Instant Analysis: NFIB v. Sebellius (this time with most of the Chief’s Opinion)

July 1st, 2012

Instant Analysis: NFIB v. Sebelius

This may be the longest I have ever waited for a Supreme Court opinion. I mean that in two senses. One, the buildup since March 28 for this case has been quite unreal. Second, I waited 9 hours after the case was released to get it (I was flying to London and took off as the opinion was being announced, but before I could get the PDF). Without further ado.

First, let me break down the portions of the opinion.

Only parts of Roberts’s opinion are for the entire Court (that is for Roberts, Ginsburg, Breyer, Sotomayor, and Kagan):

The introduction (the stuff that comes before Part I) was for Roberts alone.
Part I (pp. 1-11)was for Roberts, joined by Ginsburg, Breyer, Sotomayor, and Kagan.
Part II (pp. 11-15) was joined by GInsburg, Breyer, Sotomayor, and Kagan, which rejected the AIA argument.
Part III-C (pp. 33-35) was joined by Ginsburg, Breyer, Sotomayor,and Kagan, and concluded that the mandate may be upheld as within Congress’s Taxing Clause power.

Part III-A (pp. 16-30) was written only for Roberts, concluding that the mandate was not a valid exercise of Congress’s power under the Commerce Clause (16-27) and N&P Clause (27-30). Roberts effectively agrees with pp.4-16 of the joint dissent.
Part III-B (pp. 31-32) was written only for Roberts concluding that the mandate must be construed as imposing a tax if it can be.
Part III-D (pp. 44-45) was written only for Roberts, in response to Ginsburg with respect to construing the mandate as a tax or an unconstitutional regulation of inactivity.

Part IV (pp. 45- 59) was written for Roberts, Breyer, and Kagan, holding that the Medicaid expansion violates the Constitution (pp. 45-58). Ginsburg, joined by Sotomayor, more-or-less agrees with Part IV-B (pp. 55- 58) of Roberts’s opinion, which concludes that Medicaid’s severability clause is the appropriate remedy.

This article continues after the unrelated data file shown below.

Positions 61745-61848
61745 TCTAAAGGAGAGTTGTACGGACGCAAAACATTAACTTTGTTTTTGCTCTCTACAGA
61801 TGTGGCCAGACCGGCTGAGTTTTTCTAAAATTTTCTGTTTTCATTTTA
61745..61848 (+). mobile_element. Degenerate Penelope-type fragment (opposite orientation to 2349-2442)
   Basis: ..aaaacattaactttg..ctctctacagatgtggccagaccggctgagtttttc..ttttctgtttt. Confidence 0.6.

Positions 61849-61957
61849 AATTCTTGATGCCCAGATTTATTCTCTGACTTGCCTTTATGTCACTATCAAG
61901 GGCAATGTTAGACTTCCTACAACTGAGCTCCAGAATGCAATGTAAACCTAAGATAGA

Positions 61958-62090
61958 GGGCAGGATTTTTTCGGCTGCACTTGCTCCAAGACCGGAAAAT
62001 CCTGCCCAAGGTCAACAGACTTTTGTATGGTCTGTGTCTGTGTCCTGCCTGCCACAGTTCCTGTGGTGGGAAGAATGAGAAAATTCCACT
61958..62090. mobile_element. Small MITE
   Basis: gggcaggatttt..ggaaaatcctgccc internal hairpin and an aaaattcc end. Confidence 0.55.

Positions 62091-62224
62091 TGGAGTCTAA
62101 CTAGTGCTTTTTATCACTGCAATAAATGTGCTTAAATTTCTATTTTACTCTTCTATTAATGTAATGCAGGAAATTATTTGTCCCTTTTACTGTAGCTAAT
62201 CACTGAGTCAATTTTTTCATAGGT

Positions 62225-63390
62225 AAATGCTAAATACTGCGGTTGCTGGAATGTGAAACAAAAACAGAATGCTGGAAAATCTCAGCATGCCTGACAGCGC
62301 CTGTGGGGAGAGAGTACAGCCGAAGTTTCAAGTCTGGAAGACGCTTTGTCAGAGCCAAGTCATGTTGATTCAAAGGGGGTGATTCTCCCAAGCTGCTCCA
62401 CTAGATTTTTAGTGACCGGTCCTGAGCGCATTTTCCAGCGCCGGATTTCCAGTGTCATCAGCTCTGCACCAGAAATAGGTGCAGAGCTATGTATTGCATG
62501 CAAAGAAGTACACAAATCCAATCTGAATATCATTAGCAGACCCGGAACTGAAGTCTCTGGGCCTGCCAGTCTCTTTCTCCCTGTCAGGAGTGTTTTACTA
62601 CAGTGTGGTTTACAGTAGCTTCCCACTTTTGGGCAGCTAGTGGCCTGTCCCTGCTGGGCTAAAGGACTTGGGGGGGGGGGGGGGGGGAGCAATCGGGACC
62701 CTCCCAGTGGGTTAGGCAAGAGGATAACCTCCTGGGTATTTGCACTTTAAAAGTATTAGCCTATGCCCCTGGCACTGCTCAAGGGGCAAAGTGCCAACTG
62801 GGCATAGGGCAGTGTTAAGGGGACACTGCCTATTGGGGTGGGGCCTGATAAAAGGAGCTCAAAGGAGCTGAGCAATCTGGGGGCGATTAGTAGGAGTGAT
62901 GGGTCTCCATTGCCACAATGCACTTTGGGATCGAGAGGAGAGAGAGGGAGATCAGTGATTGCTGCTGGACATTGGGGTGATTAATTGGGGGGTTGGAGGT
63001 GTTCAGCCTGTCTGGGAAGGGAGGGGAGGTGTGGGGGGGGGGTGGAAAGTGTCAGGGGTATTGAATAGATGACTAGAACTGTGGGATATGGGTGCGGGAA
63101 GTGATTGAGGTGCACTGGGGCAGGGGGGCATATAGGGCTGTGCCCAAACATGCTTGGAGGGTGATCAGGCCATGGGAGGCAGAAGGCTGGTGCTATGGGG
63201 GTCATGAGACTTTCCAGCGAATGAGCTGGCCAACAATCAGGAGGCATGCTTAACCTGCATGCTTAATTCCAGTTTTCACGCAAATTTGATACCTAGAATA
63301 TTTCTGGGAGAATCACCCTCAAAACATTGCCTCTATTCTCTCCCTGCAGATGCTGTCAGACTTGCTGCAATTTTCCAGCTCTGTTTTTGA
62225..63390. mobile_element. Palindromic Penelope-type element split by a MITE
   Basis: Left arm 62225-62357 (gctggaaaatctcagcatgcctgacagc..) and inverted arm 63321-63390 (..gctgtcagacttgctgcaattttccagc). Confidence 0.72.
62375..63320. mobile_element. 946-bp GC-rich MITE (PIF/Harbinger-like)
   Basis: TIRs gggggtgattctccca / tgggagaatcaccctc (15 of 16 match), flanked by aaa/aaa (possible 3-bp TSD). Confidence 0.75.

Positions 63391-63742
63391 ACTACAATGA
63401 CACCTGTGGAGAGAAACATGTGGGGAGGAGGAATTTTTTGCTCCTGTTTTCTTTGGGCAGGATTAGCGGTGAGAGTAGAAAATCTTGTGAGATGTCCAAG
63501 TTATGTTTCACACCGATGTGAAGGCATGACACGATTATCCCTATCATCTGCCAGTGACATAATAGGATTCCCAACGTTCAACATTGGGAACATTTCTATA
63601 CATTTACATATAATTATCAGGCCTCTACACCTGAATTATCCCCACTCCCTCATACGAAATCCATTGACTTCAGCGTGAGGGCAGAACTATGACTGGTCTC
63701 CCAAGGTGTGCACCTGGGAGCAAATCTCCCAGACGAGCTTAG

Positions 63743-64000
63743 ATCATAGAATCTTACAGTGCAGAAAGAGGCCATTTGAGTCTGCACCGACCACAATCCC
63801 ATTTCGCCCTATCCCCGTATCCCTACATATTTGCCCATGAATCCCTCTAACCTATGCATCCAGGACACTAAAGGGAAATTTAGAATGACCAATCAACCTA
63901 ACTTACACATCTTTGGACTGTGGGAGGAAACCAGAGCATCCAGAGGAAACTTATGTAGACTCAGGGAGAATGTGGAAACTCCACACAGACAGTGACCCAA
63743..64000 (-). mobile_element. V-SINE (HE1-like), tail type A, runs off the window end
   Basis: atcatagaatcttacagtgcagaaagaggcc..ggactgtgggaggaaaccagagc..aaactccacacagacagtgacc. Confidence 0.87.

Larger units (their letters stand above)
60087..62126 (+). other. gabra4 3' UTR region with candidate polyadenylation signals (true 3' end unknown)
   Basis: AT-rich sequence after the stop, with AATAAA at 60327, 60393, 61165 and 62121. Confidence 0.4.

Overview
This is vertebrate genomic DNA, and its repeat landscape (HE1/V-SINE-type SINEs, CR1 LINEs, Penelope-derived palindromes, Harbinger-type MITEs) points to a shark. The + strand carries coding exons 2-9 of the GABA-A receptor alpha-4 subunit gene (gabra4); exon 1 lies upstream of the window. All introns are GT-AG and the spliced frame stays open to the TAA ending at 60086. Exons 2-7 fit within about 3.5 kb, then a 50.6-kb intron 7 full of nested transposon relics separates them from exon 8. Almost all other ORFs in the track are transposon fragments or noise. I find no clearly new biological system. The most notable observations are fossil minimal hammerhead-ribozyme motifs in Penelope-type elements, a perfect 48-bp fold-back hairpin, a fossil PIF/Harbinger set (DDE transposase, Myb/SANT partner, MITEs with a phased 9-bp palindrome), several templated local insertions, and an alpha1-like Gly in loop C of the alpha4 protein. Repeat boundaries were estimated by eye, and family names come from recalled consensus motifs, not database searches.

Justice Ginsburg’s lengthy dissent was joined in its entirety by Justice Sotomayor. Breyer and Kagan only joined Parts I, II, III, and IV.

Part I (pp. 2- 12), joined by all four, talks about the importance of ACA, and the problems it was aimed at solving.
Part II (pp. 12-31) joined by all four, rejects the Chief’s Commerce Clause argument.
Part III (pp. 31-36), joined by all four, rejects the Chief’s Necessary & Proper Clause Argument
Part IV (pp. 37), joined by all four, harkens back to Lochner.
Part V (pp. 38-61), joined only by Ginsburg and Sotomayor, rejects the Chief’s Medicaid argument.

The dissent is jointly written by Scalia, Kennedy, Thomas, and Alito, though Kennedy read it from the bench (I checked, O’Connor, Kennedy, and Souter took turns reading from their joint opinion in Planned Parenthood v. Casey. Curious that Nino did not also chime in on the dissent).
Part I (pp. 4-16) focuses on the individual mandate and the commerce clause/N&P Clause.
Part II (pp. 17- 26) focuses on the taxing power.
Part III (pp. 26- 28) focuses on the AIA.
Part IV (pp. 28- 48) focuses on the Medicaid Expansion.
Part V (pp. 48- 64) focuses on severability.
The conclusion (pp.64-65) wraps it up.

Thomas dissented solo to write that he would grant exile to the Constitution in Exile (pp. 1-2).

I got through most of the Chief’s opinion. I’ll do more later.

Chief Justice Owner, Err, John Roberts’s Controlling Opinion


Roberts opens up by noting that he is not second-guessing the legislature.

We do not consider whether the Act embodies sound policies. That judgment is entrusted to the Nation’s elected leaders. We ask only whether Congress has the power under the Constitution to enact the challenged provisions.

And the narrow, limited role of the Courts to police the boundaries:

Resolv- ing this controversy requires us to examine both the limits of the Government’s power, and our own limited role in policing those boundaries.

Roberts succinctly states the notion that our liberties are protected in conjunction by the prohibitions in the Bill of Rights, as well as the structural limitations on what Congress can do (many only care for the former, and not the latter):

Today, the restrictions on government power foremost in many Americans’ minds are likely to be affirmative pro- hibitions, such as contained in the Bill of Rights. These affirmative prohibitions come into play, however, only where the Government possesses authority to act in the first place. If no enumerated power authorizes Congress to pass a certain law, that law may not be enacted, even if it would not violate any of the express prohibitions in the Bill of Rights or elsewhere in the Constitution.
Indeed, the Constitution did not initially include a Bill of Rights at least partly because the Framers felt the enu- meration of powers sufficed to restrain the Government.

There is a brief discussion of the police powers, reserved to the states, including “punishing street crime, running public schools, and zoning property for development.” The last item is governed by the 5th Amendment. But, “This case concerns two powers that the Constitution does grant the Federal Government, but which must be read carefully to avoid creating a general federal authority akin to the police power.”

At some point Ilya Somin will use this quote in his “voting with your feet” work: